In early March, SJV Pima acreage estimates were climbing in direct proportion to the plummeting of the New York Futures Market. With an 82-cent government Pima loan and 45-cent upland futures, the acreage estimates of with 300,000 acres were plentiful. That is more than double the 145,000 of last year.
Earl Williams, president of the California Cotton Ginners and Growers Association (CCGGA), was calling his 300,000-acre estimate “rambunctious” after the April cold spell. Others were agreeing it would not reach that level.
“I think it may be less than 200,000 acres…maybe 210,000,” predicted Errotabere. “We'll have a better idea on May 15.”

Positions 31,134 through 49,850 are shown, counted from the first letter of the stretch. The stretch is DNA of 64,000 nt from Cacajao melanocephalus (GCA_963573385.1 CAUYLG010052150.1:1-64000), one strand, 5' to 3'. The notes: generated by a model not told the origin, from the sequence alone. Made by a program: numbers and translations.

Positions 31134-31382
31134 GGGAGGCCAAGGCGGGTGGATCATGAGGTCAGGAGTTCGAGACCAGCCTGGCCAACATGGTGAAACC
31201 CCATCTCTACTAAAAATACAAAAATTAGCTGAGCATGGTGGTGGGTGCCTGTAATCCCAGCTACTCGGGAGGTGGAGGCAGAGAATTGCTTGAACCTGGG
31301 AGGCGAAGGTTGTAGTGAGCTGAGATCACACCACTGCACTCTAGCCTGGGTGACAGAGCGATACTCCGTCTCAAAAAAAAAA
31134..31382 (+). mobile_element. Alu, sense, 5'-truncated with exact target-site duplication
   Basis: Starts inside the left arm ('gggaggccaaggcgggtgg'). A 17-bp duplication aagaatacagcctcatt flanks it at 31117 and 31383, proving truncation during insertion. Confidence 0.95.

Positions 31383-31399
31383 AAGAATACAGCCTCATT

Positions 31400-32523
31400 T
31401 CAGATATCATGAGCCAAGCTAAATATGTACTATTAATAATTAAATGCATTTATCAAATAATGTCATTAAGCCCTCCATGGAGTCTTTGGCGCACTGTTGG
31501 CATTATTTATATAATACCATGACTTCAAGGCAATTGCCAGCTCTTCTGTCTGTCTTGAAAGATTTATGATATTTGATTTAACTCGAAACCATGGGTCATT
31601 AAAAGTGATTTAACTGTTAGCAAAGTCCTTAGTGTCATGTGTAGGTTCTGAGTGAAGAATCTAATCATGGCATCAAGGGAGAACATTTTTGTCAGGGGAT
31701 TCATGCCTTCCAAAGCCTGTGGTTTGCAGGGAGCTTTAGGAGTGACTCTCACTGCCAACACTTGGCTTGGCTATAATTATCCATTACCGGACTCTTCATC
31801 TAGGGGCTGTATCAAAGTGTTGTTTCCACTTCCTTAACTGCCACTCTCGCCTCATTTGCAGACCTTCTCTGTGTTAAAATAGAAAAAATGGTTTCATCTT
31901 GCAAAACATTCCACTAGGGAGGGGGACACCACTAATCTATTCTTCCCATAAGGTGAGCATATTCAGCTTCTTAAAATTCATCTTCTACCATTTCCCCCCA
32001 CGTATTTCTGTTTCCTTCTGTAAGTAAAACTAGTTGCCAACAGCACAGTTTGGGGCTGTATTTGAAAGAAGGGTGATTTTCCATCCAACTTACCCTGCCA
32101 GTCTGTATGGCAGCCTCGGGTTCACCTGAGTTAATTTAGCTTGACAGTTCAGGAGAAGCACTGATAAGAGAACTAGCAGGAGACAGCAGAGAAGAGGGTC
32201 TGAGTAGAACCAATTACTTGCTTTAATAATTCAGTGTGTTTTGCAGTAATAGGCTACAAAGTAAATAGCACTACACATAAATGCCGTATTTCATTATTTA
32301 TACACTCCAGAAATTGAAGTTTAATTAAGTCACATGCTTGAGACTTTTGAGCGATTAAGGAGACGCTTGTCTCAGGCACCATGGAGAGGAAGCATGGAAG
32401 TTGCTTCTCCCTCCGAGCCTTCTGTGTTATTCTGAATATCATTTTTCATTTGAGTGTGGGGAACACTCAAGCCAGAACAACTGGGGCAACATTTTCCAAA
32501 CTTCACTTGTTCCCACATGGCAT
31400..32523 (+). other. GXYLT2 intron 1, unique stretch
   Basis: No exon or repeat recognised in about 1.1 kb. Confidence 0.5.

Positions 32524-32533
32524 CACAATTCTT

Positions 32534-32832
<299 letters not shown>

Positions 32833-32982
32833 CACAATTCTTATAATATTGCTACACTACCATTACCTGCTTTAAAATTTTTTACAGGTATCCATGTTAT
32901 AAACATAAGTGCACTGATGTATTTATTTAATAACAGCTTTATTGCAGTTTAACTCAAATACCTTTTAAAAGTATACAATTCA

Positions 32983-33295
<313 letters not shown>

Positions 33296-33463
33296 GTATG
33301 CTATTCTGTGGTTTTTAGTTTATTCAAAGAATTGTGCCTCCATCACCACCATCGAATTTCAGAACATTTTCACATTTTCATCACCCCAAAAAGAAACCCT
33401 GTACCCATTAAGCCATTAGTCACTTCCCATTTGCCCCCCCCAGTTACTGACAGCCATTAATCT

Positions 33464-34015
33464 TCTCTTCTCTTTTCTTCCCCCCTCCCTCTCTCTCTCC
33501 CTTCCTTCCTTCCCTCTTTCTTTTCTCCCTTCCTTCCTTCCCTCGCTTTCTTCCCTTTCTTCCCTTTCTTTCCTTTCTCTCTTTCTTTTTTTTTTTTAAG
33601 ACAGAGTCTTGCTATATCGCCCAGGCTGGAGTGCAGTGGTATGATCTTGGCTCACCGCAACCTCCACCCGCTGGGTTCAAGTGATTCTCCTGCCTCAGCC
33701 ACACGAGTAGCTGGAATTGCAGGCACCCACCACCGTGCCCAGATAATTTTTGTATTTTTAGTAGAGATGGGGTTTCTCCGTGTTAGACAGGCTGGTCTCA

That's when Western Farm Press, The Supima Association, the University of California and CCGGA sponsors the fourth annual Pima Production Summit at the Visalia Convention Center.
Errotabere will among a line up of speakers who will offer their insight into this year's SJV Pima crop at the Visalia event. The Fresno County, Calif., producers will be joined by Corcoran, Calif., producer Mark Grewal from J.G. Boswell and at least two Pima cotton breeders, Joel Mahill of Phytogen and Jim Olvey, who has developed several of the newer Pimas marketed by Delta and Pine Land Co., on a panel looking at a wide range of subjects from new varieties to the condition of this year's crop to date. They'll also examine the future for herbicide-resistant Pimas, something growers would welcome to reduce weed control costs.
The international and domestic market outlook and an acreage projection will come from Jarral Neeper, assistant vice president of Calcot's Call Pool operations and economics. He will provide an up-to-date look at the SJV acreage and its impact on the world ELS market.